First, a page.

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Fortunately, when Des Jardins gets off her hobbyhorse she is an effective chronicler and astute analyst of Meloney’s life and work. Her father died when she was eight, and her mother moved with Missy to Washington, D.C. Observing how her chronically ill mother was invigorated by work as a teacher and book reviewer, Des Jardins posits, encouraged Meloney to ignore her own considerable physical limitations; she limped because of a fall from a horse and suffered recurring, debilitating bouts of tuberculosis. The salon her mother hosted provided political connections that would give her early breaks as a young reporter for the Washington Post and the D.C. bureau of the New York World. Making good use of an unpublished memoir dictated during one of Meloney’s frequent hospital stays, Des Jardins gives a lively account of her newspaper years.

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She moved to New York in 1904, meeting and marrying fellow journalist Bill Meloney that same year. Des Jardins paints an attractive portrait of a loving marriage between equals; Bill, relished his wife’s professional success, and Missy never remarried after his premature death in 1925. During their years together, she moved from newspapers to what were then called “domestic magazines.” As managing editor of Woman’s Magazine and then chief editor of The Delineator, Meloney cautiously expanded the boundaries of acceptable material for female readers. When she wanted to publish something on a controversial subject, she approached prominent men to give it an authoritative imprimatur. She was careful not to neglect mainstay domestic subjects, but stressed “scientific housekeeping and educated motherhood.” Meloney wanted “feminine topics discussed with a masculine lack of sentimentality,” Des Jardin writes, “to bring legitimacy to women’s issues and perspectives.”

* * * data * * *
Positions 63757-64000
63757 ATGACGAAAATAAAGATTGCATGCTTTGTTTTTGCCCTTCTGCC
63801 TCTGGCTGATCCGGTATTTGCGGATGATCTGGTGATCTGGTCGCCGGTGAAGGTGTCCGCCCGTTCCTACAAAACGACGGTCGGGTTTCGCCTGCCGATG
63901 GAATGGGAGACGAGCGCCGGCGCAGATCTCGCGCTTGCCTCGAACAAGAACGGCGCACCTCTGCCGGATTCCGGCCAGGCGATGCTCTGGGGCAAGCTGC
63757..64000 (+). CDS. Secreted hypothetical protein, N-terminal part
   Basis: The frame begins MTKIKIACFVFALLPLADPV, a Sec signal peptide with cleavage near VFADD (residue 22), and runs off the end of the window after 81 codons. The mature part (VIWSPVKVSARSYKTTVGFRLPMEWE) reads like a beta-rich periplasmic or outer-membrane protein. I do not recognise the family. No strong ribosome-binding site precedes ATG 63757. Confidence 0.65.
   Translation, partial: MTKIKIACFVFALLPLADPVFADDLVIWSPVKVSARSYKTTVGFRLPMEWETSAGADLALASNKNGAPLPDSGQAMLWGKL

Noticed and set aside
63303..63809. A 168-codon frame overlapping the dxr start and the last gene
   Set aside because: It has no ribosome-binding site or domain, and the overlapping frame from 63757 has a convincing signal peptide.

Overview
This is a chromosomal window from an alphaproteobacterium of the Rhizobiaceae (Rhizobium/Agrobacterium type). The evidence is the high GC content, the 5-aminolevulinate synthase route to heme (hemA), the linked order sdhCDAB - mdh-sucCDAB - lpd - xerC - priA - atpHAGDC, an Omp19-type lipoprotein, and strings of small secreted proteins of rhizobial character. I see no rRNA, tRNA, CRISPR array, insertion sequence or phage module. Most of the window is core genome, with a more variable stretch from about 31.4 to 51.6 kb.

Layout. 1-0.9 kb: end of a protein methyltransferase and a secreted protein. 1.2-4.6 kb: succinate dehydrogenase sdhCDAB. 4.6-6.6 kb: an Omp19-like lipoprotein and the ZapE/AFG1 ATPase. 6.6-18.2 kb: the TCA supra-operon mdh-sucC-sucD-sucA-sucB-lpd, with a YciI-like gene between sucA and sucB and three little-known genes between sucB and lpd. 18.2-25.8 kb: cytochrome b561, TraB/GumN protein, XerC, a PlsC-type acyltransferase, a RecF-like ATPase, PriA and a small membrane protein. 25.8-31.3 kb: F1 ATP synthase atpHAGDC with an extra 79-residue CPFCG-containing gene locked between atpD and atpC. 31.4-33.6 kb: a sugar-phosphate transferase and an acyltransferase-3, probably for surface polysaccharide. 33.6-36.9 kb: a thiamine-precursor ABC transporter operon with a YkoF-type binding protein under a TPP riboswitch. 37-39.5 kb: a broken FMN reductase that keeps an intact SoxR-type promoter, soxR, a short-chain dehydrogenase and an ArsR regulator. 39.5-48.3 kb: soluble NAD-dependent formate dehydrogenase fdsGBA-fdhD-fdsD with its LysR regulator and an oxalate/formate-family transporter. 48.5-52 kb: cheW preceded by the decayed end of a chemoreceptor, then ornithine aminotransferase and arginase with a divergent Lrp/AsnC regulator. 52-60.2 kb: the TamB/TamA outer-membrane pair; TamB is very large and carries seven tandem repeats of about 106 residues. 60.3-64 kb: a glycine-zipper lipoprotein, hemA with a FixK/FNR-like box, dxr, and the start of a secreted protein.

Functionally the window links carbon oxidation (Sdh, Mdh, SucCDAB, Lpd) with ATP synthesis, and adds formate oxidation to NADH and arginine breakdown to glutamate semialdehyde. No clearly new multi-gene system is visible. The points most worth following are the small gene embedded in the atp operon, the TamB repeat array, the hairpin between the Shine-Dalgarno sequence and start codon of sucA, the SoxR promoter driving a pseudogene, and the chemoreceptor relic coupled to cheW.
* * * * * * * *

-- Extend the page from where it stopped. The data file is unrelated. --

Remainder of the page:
By the time Meloney was named editor of the New York Herald Tribune Sunday Magazine in 1926, there were exponentially more female reporters and editors in America, and she felt free to commission articles by women as well as about them. The Herald Tribune Annual Forum on Current Problems, founded in 1930, annually increased the number of female speakers, and Meloney began defending women’s right to work as a matter of economic necessity during the Great Depression. Hired to build a nationally syndicated Sunday magazine, from scratch in 1935, she was no longer willing to defer to male authority figures. When her publisher passed along unwanted advice from the business staff, she snapped in a memo, “I have had a good many years of experience in this game and I know that editorial job.”

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Does this impressive resume make her “a uniquely powerful woman, an unsung maker of American queens”? Des Jardins’s closing line fails to convince, and it’s a shame she feels obliged to inflate Meloney’s achievements. They’re substantial enough without being overhyped.

AMERICAN QUEENMAKER: HOW MISSY MELONEY BROUGHT WOMEN INTO POLITICS

By Julie Des Jardins

Basic, 384 pp., $32

Wendy Smith, a contributing editor at The American Scholar and Publishers Weekly, reviews books for The Washington Post and was a finalist for the 2018 National Book Critics Circle’s citation for excellence in reviewing.